Terrorism is the topic of Peter Berg’s “The Kingdom,” a visually stunning film about an attack on U.S. interests in Saudi Arabia and four FBI investigators sent to help bring the perpetrators to justice. The movie does a good job of presenting differences between Muslim and non-Muslim cultures. Jennifer Garner, who kicks serious terrorist back side, stars, along with Jamie Foxx, Jeremy Piven and Jason Bateman.
While the cast is first-rate and the action is hot and heavy, the depiction of cultural and social developments is really what makes the movie worth watching. There’s not a heck of a lot on the DVD, though. There probably will be another release that will include more special features, so that would be the time to buy.
Rent or buy: A must-rent.
THE HEARTBREAK KID
The Ben Stiller-starring “The Heartbreak Kid” is better than typical Stiller fare for a number of reasons. First, there’s no Owen Wilson. Second, it’s an R-rated comedy, packed with f-bombs and gross-out humor. Third, it is a Farrelly Brothers production, which means it has laugh-out-loud moments despite Stiller again just acting like himself.
Stiller plays a single guy who is under severe pressure from his family to get married; when he meets a nice girl through a random incident, he pops the question after six weeks. On their honeymoon in Mexico, her dirty secrets and questionable personality quirks become apparent, and Stiller finds himself eyeing a saner woman he meets at a bar.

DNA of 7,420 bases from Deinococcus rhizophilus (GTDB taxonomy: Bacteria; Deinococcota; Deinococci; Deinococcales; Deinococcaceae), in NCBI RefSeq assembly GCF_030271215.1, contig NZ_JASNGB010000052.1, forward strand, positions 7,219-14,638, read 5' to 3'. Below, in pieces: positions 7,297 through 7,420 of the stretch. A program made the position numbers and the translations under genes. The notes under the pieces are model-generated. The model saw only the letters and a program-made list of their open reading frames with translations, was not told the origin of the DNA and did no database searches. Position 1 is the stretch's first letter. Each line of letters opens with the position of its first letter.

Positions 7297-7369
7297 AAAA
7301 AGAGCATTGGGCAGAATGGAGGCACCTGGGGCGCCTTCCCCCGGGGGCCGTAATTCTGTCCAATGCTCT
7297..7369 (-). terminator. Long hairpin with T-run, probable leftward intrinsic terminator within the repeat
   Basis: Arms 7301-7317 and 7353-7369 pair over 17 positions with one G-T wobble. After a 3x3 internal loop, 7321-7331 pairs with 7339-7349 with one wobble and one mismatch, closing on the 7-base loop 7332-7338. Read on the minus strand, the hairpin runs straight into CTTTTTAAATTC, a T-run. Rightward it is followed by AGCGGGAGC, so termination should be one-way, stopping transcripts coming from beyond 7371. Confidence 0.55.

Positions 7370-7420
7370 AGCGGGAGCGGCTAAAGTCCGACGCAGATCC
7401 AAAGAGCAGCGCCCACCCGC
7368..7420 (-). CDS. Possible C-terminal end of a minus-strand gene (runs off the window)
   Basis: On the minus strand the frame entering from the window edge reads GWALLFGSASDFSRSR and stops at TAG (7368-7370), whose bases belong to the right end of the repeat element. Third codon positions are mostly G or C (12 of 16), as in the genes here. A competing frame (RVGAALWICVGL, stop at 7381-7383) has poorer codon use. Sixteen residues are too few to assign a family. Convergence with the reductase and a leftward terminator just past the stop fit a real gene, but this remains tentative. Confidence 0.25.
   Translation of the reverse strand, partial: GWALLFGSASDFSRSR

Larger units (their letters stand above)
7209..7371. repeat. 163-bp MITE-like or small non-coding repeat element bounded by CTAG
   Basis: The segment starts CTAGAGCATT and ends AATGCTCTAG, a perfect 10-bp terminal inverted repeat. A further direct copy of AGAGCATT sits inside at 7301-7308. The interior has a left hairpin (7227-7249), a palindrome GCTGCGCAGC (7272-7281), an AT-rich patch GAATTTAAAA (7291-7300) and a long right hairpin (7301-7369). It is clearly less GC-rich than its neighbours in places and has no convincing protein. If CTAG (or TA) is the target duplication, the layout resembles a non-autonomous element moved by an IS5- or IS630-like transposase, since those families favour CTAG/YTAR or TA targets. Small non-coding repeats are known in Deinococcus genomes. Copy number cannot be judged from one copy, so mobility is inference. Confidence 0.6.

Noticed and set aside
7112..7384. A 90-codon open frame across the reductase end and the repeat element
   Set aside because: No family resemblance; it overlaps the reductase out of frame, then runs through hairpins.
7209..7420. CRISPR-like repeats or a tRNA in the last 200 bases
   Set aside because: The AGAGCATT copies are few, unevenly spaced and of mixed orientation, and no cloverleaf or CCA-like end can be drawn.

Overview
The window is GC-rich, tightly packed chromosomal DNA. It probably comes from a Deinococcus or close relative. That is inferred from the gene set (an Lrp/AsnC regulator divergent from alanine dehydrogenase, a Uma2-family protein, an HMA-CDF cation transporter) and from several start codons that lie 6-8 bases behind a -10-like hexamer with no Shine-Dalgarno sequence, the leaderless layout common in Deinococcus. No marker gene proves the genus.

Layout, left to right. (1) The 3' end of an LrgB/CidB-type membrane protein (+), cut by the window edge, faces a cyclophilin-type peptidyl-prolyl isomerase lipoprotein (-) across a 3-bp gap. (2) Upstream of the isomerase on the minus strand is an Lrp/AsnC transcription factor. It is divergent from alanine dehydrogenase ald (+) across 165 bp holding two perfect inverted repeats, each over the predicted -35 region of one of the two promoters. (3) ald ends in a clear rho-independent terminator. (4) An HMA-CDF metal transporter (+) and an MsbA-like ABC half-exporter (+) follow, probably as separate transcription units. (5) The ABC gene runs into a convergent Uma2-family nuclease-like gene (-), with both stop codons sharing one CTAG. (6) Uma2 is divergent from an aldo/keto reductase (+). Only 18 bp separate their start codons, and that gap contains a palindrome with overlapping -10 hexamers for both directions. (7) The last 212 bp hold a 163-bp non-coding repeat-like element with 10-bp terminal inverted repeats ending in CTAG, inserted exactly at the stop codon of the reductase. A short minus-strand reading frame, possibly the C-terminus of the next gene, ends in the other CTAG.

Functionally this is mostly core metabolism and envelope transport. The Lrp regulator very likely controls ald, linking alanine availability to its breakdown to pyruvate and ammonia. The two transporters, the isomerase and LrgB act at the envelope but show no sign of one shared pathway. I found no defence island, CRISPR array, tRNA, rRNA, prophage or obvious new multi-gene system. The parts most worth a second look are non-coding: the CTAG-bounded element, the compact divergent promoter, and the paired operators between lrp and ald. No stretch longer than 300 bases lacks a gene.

The DVD has two director audio commentaries (one in French), deleted scenes and a couple of featurettes, but it isn’t a worthy addition to your collection.
Rent or buy: Rent.
A few years ago, givers of major awards denied director David Cronenberg recognition for 2005’s best film, “A History of Violence.” This year, his “Eastern Promises,” a fascinating tale of violence and responsibility involving the Russian mob, should net better results. Viggo Mortensen stars as a Russian mob driver and enforcer (whose body of tattoos tells his own history of violence) who works with the son of a mob leader. But when a midwife (Naomi Watts) accidentally finds evidence of their crimes, Mortensen and Watts form a relationship that leads to murder, mayhem and deception.
There are just two featuretttes on the DVD; there likely will be a re-release with more extras in the near future. Hold out for that and rent this.
Rent or buy: A great rental.
RUSH HOUR 3 — TWO-DISC SPECIAL EDITION
The martial arts action flick “Rush Hour,” now in its third iteration, is about one-third as creative as the original; both Chris Tucker’s shtick and Jackie Chan’s action are a little long in the tooth. This time, the duo battles an Asian gang in Los Angeles, where they encounter stereotypical assassins, goons and other crazy characters we’ve already seen.
The two-disc special-edition DVD includes an audio commentary from director Brett Ratner, deleted scenes with commentary from Ratner, outtakes, trailers and one featurette.
Rent or buy: Rent.
BATTLESTAR GALACTICA 1980 — THE COMPLETE EPIC SERIES
You’re probably thinking, “Battlestar Galactica 1980?” It’s not surprising you don’t recognize it; it was a short-lived “sequel” to the 1970s series of the same name — yes, in 1980. Panned by both critics and ordinary viewers, it only lasted 10 episodes. (It’s unlike the Sci Fi Channel’s modern “Battlestar” series, which has great, meaty stories.) The “1980” is milquetoast in delivery from beginning to end. But diehard fans will likely get a kick out of it.
Rent or buy: Buy, if a classic “Battlestar” fan.
Other DVDs out Wednesday: “Robin-B Hood,” “American Pie Presents: Beta House,” “The Brothers Solomon,” “Lying & Dying” and “Jackass 2.5.”